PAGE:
• Recognize the problem: The first step, which can sometimes be the hardest, is recognizing that you’re being abused. For instance, you may think, “But, my parent/partner has always behaved this way.” Learn what are healthy relationship dynamics and start seeing unhealthy behaviors for what they are.
  • Leave the abusive situation: If you are in an abusive situation, it’s important to create a safety plan and leave as soon as you can. Seek help from trusted friends, family members, neighbors, law enforcement, or organizations if you need it.
  • Maintain a record of the abuse: Your abuser may gaslight you by saying, “I never said that,” which can cause you to doubt yourself and question your reality. It can be helpful to write down all the details of the abusive situations so you have a record of what really transpired.
  • Don’t engage your abuser: If you come face-to-face with your abuser, don’t give them the satisfaction of reacting to them. Learn to set firm boundaries and refuse to engage with them.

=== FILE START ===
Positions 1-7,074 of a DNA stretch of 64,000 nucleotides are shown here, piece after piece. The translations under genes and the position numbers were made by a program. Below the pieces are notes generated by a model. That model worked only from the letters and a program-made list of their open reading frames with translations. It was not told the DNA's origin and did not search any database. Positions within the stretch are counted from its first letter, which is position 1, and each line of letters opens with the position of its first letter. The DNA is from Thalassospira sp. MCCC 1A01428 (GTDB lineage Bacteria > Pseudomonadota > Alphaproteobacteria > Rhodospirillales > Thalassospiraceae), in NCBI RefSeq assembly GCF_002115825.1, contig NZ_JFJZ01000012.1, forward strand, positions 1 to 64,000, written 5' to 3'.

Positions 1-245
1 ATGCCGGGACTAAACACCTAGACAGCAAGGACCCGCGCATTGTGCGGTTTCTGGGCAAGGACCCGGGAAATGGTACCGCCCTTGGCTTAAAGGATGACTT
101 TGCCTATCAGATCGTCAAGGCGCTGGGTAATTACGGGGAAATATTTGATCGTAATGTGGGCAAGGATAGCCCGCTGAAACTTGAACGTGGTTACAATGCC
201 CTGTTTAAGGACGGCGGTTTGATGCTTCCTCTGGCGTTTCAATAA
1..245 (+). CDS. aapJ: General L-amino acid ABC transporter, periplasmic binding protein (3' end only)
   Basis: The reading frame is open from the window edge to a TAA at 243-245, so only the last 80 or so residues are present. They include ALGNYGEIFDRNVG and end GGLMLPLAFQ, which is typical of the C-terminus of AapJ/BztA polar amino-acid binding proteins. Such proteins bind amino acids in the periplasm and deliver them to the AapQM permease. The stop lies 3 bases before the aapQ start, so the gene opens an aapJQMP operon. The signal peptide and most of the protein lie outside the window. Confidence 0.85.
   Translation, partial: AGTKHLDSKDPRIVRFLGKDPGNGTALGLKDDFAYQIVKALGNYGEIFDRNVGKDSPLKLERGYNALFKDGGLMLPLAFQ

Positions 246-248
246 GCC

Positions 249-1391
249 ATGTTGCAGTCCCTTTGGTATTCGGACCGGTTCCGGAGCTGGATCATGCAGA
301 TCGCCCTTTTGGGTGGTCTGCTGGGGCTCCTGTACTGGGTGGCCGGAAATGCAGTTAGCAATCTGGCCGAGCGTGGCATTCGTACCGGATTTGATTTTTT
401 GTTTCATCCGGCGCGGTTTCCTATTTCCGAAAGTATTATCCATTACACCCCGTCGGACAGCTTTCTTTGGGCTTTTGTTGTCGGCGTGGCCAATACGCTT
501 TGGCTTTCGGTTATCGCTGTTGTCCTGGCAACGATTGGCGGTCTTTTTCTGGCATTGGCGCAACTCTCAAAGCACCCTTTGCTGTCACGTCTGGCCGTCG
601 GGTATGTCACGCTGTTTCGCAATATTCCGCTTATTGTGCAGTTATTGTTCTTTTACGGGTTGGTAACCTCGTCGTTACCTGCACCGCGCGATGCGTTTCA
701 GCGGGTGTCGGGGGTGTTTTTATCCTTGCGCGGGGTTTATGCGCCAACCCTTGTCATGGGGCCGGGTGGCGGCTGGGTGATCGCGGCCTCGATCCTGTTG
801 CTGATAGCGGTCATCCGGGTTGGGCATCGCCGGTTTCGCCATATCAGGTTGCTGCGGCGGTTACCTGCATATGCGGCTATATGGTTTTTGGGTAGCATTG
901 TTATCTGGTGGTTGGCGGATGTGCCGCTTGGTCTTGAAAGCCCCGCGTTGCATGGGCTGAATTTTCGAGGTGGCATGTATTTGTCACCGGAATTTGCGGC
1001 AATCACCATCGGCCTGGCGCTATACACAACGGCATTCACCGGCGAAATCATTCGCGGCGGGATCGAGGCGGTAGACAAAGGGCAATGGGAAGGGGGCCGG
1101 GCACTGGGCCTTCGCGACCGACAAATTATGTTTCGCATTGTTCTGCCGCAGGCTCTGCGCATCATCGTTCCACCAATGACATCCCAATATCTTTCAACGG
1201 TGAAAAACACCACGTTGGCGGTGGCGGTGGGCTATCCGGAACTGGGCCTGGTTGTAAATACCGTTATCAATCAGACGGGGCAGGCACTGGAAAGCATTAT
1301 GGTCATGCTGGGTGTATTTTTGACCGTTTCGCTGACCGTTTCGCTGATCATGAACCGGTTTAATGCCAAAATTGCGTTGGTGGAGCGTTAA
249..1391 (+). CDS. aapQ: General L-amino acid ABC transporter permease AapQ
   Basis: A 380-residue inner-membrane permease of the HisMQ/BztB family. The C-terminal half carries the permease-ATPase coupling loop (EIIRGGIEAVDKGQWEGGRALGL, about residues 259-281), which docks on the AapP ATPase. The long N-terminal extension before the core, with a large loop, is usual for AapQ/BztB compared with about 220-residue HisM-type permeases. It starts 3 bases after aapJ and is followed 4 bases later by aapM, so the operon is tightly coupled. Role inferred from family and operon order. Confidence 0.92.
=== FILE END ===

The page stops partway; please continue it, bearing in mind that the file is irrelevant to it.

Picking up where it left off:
• Remember that you’re not to blame: Remind yourself repeatedly that you are not to blame for being abused. You do not deserve to be abused, and you have not caused the abuse.
  • Work on healthy relationships: It’s important to develop self-awareness and distinguish between healthy and unhealthy behaviors, across different types of relationships to break the cycle of abuse. It may be difficult to trust people or let yourself be vulnerable, but those are important components of healthy relationships with mutual respect, trust, and affection.
  • Seek help: There is no shame in seeking therapy to help you cope. Therapy can help you process your emotions, develop coping skills, build self-esteem, and heal from the trauma.
  • Join a support group: Support groups can help you voice your abuse amongst people who have had similar experiences. They can be a source of support, inspiration, and advice.

Best Domestic Violence Support Groups